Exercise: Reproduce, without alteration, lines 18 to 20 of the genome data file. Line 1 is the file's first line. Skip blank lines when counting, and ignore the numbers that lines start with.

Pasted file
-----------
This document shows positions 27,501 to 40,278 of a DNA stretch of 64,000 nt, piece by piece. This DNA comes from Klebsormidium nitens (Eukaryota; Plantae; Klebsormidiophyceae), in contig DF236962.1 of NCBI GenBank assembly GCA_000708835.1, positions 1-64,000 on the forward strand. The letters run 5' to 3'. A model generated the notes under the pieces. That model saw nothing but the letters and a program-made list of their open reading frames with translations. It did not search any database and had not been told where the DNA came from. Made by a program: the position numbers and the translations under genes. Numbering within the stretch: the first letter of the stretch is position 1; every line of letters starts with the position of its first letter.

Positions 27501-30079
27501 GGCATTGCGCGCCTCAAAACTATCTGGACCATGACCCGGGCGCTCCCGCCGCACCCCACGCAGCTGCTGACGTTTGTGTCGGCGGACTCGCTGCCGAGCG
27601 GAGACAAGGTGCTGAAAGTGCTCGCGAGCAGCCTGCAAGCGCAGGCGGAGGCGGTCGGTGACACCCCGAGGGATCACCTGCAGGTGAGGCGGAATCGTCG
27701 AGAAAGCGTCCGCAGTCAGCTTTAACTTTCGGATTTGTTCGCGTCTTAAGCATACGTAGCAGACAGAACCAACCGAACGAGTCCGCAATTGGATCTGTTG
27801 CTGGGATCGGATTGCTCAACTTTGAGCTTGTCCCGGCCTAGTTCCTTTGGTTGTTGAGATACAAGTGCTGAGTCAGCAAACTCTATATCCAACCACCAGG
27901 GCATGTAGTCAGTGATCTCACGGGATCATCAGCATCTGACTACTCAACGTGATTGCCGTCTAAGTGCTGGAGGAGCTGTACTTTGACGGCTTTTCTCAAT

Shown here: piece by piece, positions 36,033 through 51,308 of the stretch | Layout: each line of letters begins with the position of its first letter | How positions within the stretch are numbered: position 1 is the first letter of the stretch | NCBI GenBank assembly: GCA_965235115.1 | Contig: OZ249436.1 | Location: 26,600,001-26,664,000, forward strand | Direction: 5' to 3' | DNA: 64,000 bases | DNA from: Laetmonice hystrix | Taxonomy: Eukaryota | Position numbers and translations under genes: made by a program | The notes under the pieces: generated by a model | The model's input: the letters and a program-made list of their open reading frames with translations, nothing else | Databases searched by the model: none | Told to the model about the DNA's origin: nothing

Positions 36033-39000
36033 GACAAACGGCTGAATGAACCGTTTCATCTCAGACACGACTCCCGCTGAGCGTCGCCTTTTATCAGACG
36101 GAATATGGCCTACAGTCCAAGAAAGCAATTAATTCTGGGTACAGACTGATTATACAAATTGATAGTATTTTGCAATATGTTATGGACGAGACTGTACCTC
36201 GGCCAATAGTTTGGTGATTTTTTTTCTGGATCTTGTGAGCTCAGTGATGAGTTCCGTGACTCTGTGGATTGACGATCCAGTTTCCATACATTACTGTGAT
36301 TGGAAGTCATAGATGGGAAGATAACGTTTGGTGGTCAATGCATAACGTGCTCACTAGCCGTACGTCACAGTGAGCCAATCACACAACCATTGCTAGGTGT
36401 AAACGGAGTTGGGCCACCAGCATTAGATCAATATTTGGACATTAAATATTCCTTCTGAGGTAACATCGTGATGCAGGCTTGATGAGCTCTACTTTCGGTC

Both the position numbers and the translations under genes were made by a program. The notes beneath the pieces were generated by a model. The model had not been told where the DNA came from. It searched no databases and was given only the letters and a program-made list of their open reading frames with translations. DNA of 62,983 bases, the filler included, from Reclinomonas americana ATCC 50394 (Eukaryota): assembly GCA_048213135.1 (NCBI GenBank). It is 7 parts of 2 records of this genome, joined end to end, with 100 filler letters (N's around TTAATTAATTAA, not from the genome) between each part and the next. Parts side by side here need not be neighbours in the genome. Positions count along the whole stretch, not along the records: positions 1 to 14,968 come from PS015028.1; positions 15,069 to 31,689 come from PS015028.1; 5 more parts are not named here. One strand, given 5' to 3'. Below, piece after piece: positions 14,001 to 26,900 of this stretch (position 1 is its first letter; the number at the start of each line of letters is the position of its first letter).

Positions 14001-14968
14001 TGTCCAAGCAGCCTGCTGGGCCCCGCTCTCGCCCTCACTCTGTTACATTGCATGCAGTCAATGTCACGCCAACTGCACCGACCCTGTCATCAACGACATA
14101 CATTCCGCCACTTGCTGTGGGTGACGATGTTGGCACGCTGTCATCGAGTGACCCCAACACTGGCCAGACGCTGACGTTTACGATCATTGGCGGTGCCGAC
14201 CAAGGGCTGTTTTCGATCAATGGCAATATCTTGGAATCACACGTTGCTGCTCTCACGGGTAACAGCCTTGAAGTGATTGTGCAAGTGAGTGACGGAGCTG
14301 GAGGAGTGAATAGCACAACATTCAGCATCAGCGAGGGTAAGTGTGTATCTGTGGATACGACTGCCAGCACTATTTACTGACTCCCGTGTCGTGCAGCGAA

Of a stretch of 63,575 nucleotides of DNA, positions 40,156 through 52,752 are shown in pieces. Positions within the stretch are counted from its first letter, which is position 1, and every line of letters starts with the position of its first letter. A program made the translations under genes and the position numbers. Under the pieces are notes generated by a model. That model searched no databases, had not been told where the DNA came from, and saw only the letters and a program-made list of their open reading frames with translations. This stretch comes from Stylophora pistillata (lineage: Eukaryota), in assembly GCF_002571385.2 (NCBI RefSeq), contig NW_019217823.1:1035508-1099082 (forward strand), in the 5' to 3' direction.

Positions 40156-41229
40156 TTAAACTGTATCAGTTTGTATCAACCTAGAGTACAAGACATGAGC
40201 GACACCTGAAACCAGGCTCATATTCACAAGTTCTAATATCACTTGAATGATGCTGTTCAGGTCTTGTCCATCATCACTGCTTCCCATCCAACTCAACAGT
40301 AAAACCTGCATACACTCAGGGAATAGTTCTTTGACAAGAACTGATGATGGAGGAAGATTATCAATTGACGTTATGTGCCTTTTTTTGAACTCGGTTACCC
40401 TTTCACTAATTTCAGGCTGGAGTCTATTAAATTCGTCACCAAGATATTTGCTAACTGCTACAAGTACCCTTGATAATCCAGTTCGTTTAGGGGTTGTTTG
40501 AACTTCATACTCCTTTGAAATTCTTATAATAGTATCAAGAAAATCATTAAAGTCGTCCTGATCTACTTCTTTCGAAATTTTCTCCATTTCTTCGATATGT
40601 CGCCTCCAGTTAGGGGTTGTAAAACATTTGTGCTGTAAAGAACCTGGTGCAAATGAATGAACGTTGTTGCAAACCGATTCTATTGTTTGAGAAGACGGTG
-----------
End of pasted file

14101 CATTCCGCCACTTGCTGTGGGTGACGATGTTGGCACGCTGTCATCGAGTGACCCCAACACTGGCCAGACGCTGACGTTTACGATCATTGGCGGTGCCGAC
14201 CAAGGGCTGTTTTCGATCAATGGCAATATCTTGGAATCACACGTTGCTGCTCTCACGGGTAACAGCCTTGAAGTGATTGTGCAAGTGAGTGACGGAGCTG
14301 GAGGAGTGAATAGCACAACATTCAGCATCAGCGAGGGTAAGTGTGTATCTGTGGATACGACTGCCAGCACTATTTACTGACTCCCGTGTCGTGCAGCGAA